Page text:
Welsh Dragon This article is about a part of the Welsh flag. For the snooker player with the same nickname, see Matthew Stevens. Y Ddraig Goch Coat of arms of Henry VII, showing a Welsh Dragon as a supporter on the Royal arms of England Welsh Dragon motif of Felinfoel Brewery The Welsh Dragon – Welsh: Y Ddraig Goch ("the red dragon") pronounced [ə ˈðraiɡ ˈɡoːχ] – appears on the national flag of Wales. History[edit] Mabinogion[edit] In the Mabinogion story Lludd and Llefelys, the red dragon fights with an invading White Dragon. Historia Brittonum[edit] The same story is repeated in Geoffrey of Monmouth's History of the Kings of Britain, where the red dragon is also a prophecy of the coming of King Arthur. Henry VII[edit] Henry Tudor flew the red dragon of Cadwaladr ap Cadwallon as his banner, overlaid on a green and white field representing the Tudor House, when he marched through Wales on his way to Bosworth Field. Royal Badge[edit] The 1953 Royal Badge of Wales In popular culture[edit] References[edit]

The Grigori - Angelic Watchers The Grigori (from Greek egrgoroi, "The Watchers") are, in one popular version, a group of fallen angels described in Biblical apocrypha who mated with mortal women, giving rise to a race of hybrids known as the Nephilim, who are described as giants in Genesis 6:4. A different idea of the Grigori appears in some traditions of Italian witchcraft where the Grigori are said to come from ancient stellar lore. References to angelic Grigori appear in the books of Enoch and Jubilees. In Hebrew they are known as the Irin, "Watchers," found mentioned in the Old Testament Book of Daniel (chapter 4). According to the Book of Enoch, the Grigori numbered a total of 200 but only their leaders are named: "These are the names of their chiefs: Samyaza, who was their leader, Urakabarameel, Akibeel, Tamiel, Ramuel, Danel, Azkeel, Saraknyal, Asael, Armers, Batraal, Anane, Zavebe, Samsaveel, Ertael, Turel, Yomyael, Azazyel (also known as Azazel). The Watchers story in Enoch is derived from Genesis chapter 6.

West African Vodun Theology and practice[edit] Vodun cosmology centers around the vodun spirits and other elements of divine essence that govern the Earth, a hierarchy that range in power from major deities governing the forces of nature and human society to the spirits of individual streams, trees, and rocks, as well as dozens of ethnic vodun, defenders of a certain clan, tribe, or nation. The vodun are the centre of religious life, similarly in many ways to doctrines such as the intercession of saints and angels that made Vodun appear compatible with Christianity, especially Catholicism, and produced syncretic religions such as Haitian Vodou. Adherents also emphasize ancestor worship and hold that the spirits of the dead live side by side with the world of the living, each family of spirits having its own female priesthood, sometimes hereditary when is from mother to blood daughter. Patterns of worship follow various dialects, gods, practices, songs and rituals. Priests[edit] Relationship to Bò[edit]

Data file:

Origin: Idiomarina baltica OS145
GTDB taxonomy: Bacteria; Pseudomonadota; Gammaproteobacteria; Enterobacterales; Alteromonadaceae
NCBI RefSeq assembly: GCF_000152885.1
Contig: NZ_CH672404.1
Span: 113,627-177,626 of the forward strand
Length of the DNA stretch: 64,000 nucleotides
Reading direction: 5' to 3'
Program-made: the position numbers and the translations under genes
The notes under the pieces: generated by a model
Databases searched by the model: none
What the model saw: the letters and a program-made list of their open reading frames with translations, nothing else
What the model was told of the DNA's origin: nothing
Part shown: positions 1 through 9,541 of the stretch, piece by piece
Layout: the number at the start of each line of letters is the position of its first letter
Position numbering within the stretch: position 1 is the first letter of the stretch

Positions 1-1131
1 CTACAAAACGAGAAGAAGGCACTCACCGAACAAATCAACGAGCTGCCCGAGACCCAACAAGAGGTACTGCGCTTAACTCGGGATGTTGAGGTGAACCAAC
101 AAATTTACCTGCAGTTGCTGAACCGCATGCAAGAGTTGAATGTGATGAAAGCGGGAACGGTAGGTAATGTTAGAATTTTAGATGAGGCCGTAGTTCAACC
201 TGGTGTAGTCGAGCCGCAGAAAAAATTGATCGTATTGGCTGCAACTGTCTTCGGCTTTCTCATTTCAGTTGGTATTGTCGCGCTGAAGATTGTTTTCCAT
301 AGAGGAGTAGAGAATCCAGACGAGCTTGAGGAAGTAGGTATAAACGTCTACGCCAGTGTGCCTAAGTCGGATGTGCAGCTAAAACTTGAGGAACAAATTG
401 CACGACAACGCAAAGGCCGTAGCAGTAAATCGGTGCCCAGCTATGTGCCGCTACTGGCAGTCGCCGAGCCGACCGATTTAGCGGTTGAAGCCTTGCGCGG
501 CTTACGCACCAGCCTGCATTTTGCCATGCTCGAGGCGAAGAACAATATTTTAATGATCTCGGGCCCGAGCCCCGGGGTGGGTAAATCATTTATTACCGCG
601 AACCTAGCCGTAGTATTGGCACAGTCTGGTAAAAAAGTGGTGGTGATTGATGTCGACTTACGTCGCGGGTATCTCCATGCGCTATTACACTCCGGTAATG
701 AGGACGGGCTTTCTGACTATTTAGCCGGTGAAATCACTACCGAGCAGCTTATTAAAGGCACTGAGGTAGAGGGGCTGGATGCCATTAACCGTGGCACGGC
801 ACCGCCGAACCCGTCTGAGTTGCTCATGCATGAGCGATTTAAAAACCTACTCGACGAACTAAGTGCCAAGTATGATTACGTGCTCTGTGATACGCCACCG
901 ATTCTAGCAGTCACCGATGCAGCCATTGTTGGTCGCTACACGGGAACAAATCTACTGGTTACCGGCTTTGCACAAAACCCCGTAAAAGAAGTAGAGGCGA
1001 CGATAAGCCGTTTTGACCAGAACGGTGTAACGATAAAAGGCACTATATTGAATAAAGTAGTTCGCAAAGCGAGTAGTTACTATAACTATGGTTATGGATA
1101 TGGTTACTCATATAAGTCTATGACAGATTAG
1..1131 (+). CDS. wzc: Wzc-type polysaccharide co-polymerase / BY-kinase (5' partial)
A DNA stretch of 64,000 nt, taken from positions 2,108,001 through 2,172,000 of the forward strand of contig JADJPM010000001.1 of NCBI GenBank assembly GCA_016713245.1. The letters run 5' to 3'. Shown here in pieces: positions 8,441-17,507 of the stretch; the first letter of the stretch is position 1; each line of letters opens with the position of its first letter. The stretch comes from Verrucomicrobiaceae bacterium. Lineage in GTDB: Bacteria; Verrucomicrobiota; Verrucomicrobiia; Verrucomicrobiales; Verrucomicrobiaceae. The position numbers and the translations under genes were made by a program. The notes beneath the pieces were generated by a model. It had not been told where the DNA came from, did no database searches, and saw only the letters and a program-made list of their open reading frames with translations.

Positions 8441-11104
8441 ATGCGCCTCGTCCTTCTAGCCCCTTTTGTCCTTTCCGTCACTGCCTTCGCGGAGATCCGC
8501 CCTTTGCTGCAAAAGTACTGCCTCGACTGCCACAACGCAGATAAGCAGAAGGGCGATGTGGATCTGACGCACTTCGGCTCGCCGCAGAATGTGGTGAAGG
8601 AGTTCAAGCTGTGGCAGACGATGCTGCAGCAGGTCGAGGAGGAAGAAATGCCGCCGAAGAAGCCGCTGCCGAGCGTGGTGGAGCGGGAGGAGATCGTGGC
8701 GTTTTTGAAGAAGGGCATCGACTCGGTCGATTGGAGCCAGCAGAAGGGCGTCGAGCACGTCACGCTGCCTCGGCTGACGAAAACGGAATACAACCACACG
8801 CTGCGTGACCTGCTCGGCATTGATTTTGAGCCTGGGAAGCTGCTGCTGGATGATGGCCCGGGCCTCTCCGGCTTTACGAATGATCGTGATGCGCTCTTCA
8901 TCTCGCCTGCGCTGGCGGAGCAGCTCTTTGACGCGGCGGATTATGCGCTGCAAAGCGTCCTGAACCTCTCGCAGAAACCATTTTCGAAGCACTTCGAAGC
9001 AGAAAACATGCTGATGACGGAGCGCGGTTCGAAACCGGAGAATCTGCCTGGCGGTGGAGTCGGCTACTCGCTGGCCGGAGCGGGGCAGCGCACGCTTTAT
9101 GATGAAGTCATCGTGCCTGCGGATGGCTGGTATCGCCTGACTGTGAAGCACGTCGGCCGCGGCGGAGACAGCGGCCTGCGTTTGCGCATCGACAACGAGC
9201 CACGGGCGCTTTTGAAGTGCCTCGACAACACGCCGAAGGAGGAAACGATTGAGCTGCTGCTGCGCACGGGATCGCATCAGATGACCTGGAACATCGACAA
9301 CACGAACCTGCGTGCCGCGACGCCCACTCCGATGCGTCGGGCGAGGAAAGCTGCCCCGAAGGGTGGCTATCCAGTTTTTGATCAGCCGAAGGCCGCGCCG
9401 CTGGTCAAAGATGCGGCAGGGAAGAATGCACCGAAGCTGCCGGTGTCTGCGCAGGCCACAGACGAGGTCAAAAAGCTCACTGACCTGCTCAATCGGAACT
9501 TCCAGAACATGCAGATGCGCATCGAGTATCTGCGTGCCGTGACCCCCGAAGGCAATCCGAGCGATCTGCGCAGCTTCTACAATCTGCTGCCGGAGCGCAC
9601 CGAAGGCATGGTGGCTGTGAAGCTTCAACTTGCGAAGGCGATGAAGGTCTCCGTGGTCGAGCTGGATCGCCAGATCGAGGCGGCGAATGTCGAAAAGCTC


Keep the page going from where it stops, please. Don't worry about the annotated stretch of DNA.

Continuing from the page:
Demon In Ancient Near Eastern religions as well as in the Abrahamic traditions, including ancient and medieval Christian demonology, a demon is considered an unclean spirit, sometimes a fallen angel, the spirit of a deceased human, or a spirit of unknown type which may cause demonic possession, calling for an exorcism. In Western occultism and Renaissance magic, which grew out of an amalgamation of Greco-Roman magic, Jewish demonology and Christian tradition,[2] a demon is a spiritual entity that may be conjured and controlled. Terminology[edit] The Greek term does not have any connotations of evil or malevolence. The supposed existence of demons remains an important concept in many modern religions and occultist traditions. Psychological archetype[edit] Psychologist Wilhelm Wundt remarked that "among the activities attributed by myths all over the world to demons, the harmful predominate, so that in popular belief bad demons are clearly older than good ones M. By tradition[edit] Judaism[edit]